Joanie Madden is recognized as one of the most influential women in Irish music worldwide, with an accomplished career as a composer, recording artist, and performer. One of the great flute and whistle players of her generation—and steeped in a generations-long musical tradition that she proudly champions to audiences around the world—she is a leading presence in the advancement of traditional Irish music, from its community grassroots to its modern presentation in the international concert hall.
Born in the Bronx, Madden’s musical passion was ignited by her father, Joe Madden of County Galway Ireland, an accordion player and well-known bandleader in New York’s Irish-immigrant community. The family home was a vibrant musical space, and she spent her early childhood completely immersed in the practice. She began learning the tin whistle from Jack Coen (NEA National Heritage Fellow, 1991), and would often enthusiastically practice in school by tapping the notes on a wooden pencil held to her mouth. She advanced through the competitive music circuit, becoming the first American to win the Senior title at the All-Ireland Fleadh Cheoil (Festival of Music) on the tin whistle in 1984. Her Songs of the Irish Whistle albums (1996, 1999) are among the most successful whistle albums ever sold.
Described as “virtuosic” by her peers, Madden’s playing is praised for being uniquely expressive, ranging from jubilant upbeat reels to meditative ballads and slow airs. Rather than playing with the wooden flute, which is standard amongst traditional Irish musicians, she plays on silver flutes more common with classical musicians. This affords a greater range of playing capability while paradoxically complicating the common ornamentations of traditional Irish playing, creating her distinct style.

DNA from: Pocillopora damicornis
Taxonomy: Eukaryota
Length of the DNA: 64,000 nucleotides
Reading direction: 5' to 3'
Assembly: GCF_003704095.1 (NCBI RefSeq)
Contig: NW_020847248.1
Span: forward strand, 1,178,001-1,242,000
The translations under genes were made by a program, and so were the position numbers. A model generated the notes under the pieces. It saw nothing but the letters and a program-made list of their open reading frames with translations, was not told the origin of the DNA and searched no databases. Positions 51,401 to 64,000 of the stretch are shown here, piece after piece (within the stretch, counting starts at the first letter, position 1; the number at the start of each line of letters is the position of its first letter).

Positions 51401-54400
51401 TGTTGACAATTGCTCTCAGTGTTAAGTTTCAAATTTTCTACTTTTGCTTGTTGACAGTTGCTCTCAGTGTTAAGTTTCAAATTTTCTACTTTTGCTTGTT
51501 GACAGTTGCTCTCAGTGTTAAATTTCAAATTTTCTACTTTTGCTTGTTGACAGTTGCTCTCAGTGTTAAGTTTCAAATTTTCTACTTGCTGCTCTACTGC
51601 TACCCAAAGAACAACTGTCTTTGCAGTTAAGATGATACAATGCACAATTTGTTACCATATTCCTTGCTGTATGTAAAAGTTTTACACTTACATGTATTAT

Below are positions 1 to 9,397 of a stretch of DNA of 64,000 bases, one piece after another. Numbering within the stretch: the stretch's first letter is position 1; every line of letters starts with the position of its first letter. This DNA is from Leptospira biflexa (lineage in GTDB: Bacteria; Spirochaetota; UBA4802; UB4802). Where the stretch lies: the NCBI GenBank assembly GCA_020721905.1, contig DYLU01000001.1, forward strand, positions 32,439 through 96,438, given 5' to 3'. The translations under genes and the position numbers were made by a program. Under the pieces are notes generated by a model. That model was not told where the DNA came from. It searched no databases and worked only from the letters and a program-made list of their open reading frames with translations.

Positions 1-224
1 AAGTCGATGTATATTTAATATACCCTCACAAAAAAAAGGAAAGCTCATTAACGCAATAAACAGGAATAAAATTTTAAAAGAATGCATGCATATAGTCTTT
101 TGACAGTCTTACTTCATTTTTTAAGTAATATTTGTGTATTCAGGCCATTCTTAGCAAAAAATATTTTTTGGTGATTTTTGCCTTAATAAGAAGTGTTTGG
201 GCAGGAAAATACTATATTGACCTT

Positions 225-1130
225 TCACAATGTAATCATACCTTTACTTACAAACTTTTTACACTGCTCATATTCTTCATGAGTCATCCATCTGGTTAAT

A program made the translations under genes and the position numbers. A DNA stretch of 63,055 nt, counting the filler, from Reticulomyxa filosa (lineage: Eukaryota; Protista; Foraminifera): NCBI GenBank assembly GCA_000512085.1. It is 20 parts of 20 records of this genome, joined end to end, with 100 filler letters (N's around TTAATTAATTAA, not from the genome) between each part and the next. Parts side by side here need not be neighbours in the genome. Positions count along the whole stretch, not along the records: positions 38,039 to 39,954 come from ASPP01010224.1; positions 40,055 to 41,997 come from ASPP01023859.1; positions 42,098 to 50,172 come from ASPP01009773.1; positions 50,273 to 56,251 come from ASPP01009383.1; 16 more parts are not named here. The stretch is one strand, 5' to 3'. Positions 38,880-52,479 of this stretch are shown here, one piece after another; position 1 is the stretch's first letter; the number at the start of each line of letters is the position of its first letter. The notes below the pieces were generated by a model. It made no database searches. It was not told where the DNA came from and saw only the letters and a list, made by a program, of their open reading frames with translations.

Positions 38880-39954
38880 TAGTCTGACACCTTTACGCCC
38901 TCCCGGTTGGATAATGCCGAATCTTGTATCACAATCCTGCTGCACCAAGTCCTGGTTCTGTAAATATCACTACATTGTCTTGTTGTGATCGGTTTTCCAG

In 1985, Madden began leading what is now one of the most commercially and critically successful music groups in Irish traditional music. Cherish the Ladies, the first all-female troupe of its kind, has gained international fame and has notably achieved honorable status within the symphony hall environment. In continuing the family tradition of bandleading, Madden has become an immensely respected figure. Her multidimensional understanding of music is informed by decades of casual Irish traditional music sessions, or seisiúns, professional production work, and a broad understanding of Irish cultural practice, including dance. This, with her vibrant charisma and heartwarming sincerity, has instilled among fellow artists a unique level of trust in her leadership and direction, while preserving a genuine sense of collaboration and partnership.
Madden continues to bear the mantle of tradition-keeping through regular educational engagements, including ethnomusicology-focused bus tours through Ireland and cruises offering Irish workshops and dance lessons. She leads workshops at the storied Catskills Irish Arts Week in Durham, New York, and has served as director of Augusta Heritage Celtic Music Week in Elkins, West Virginia. She actively mentors flute and tin whistle students and has proudly coached three All-Ireland champion-winning tin whistle musicians.
By Irish Arts Center